A far-reaching conjecture in Einstein’s theory of general relativity, called the Final State Conjecture, states (approximately) that the final state of gravitational processes is one or more black holes plus some gravitational radiation. This conjecture is tightly linked to our understanding of the LIGO discovery of colliding black holes: Indeed, the observed LIGO events are best explained in terms of a final state consisting of just one large, spinning black hole (called a Kerr black hole) plus a burst of gravitational radiation which propagated through the universe for over a billion years before reaching us. Surprisingly, for all our sophisticated numerical modeling of black hole collisions, it remains out of reach to definitely prove that a single spinning black hole is what remains after the in-spiral of the two colliding black holes is complete. And LIGO-type mergers are just the beginning of the Final State Conjecture: It is clearly possible, given generic initial conditions, for the final state to be several spinning black holes moving apart from one another. The Final State Conjecture is regarded as the holy grail of mathematical general relativity and is on a par in-depth and beauty with any other major open problem in Mathematics, such as the millennium Clay problems.

While still out of reach in full generality, the Final State Conjecture is related to a myriad of deep and challenging problems which are the focus of active research. For example, if true, the conjecture implies either that the initial data is too small to concentrate and thus must disperse to zero, or that it is large enough to produce bound states, i.e. black holes. The first possibility comes under the heading of the stability of Minkowski space; the second is the problem of collapse. The fact that final states must asymptote locally to Kerr black hole solutions implies, in particular, that any stationary solution of the equations must be a Kerr solution, and that Kerr is stable under perturbations. These two claims are referred to as the problem of rigidity and the stability of Kerr. Moreover, singularities are expected not to appear, at least from generic initial conditions; a statement postulating this is known as the weak cosmic censorship conjecture. The Final State Conjecture also requires us to understand the theoretical underpinnings of interactions of black holes such as the in-spiral typical of colliding black holes. In short, the Final State Conjecture provides a concise and intuitive guide to many of the main problems in mathematical general relativity.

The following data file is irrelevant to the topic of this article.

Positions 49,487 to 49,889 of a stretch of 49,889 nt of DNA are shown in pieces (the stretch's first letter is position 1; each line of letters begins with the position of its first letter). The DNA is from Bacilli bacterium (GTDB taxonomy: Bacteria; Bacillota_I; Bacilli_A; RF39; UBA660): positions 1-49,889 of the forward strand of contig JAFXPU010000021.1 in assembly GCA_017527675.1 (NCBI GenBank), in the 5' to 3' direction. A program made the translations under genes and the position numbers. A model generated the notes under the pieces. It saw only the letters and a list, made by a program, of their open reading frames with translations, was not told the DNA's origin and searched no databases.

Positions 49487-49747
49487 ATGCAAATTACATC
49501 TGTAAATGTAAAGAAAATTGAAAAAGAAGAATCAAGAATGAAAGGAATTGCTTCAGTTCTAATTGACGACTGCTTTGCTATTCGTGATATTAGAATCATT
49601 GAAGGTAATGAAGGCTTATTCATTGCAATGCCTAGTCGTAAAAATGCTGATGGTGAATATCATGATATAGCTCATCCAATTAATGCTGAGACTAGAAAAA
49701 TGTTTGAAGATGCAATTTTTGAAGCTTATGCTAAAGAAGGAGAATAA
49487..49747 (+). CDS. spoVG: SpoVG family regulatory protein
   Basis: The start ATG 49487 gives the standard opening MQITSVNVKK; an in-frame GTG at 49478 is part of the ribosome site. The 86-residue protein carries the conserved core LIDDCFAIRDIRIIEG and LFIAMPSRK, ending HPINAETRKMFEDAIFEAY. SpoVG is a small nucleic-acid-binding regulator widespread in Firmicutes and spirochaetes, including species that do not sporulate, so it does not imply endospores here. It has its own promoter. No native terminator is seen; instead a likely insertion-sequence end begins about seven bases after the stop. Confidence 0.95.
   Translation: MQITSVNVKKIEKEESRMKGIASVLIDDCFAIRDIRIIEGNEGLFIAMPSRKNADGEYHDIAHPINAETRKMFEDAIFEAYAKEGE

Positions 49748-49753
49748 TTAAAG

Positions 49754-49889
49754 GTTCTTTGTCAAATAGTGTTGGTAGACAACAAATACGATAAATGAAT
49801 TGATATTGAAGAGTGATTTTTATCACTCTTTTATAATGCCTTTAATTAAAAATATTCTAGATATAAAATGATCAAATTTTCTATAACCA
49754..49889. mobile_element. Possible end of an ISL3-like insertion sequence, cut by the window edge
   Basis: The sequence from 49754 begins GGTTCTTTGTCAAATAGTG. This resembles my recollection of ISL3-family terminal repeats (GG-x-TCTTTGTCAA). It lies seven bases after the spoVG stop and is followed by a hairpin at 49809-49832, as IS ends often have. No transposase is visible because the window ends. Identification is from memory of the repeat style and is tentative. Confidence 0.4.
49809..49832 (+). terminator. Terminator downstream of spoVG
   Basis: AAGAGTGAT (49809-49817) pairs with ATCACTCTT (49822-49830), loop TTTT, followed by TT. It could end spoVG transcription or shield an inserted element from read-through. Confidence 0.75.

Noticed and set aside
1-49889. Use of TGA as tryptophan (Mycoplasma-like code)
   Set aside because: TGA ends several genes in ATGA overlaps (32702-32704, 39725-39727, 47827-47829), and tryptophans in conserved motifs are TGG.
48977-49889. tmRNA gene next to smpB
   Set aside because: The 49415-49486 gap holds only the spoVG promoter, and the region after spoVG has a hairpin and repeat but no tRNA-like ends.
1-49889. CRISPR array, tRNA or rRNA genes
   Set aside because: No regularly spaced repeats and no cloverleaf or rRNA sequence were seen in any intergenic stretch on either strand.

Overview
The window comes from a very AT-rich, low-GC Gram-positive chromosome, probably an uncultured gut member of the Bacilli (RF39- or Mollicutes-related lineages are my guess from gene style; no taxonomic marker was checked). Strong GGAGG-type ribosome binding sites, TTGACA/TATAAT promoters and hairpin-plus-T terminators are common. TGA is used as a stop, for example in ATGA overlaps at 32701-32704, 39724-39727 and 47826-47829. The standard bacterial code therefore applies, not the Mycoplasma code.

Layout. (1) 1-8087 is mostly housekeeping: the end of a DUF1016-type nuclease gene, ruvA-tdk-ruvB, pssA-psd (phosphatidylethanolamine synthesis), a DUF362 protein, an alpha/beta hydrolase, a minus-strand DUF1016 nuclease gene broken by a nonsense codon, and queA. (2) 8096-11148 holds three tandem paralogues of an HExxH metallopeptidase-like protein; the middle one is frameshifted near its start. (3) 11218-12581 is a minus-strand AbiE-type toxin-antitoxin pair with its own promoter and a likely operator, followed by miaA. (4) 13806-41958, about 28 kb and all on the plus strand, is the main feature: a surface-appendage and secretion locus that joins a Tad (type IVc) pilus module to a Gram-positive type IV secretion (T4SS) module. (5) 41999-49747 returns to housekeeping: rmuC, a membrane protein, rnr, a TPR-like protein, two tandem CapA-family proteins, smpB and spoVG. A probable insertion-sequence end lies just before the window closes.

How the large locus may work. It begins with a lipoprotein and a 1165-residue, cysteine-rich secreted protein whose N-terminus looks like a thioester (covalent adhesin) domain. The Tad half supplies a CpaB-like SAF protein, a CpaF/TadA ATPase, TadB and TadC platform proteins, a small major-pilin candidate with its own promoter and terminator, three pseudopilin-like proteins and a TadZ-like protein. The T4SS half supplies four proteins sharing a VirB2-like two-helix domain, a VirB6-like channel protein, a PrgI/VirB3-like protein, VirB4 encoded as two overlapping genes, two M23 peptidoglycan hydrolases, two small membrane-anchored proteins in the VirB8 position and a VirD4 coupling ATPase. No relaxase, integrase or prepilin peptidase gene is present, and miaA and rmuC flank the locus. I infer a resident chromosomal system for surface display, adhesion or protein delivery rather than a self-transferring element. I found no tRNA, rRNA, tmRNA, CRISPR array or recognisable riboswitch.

Led by the senior faculty members Mihalis Dafermos, Alex Ionescu, Sergiu Klainerman, Igor Rodnianski, and junior faculty Yakov Shlapentokh-Rothman, the Mathematics Department is at the forefront of research on all the above-mentioned problems. Our faculty members have also made fundamental contributions to problems concerning the interior of black holes (in particular relating to the strong cosmic censorship conjecture), and cosmological spacetimes.

Our faculty’s interest in these problems goes beyond their obvious physical interest. As mathematicians, they also see them as challenges to developing new mathematical ideas and techniques relevant in a broader setting. In that sense, it helps to remember the essay of Eugene Wigner (1963 Nobel Prize winner in Physics) “The Unreasonable Effectiveness of Mathematics in the Natural Sciences,” according to which mathematical methods and ideas developed in the effort of understanding a specific problem can have an unexpected impact on seemingly unrelated problems in other fields.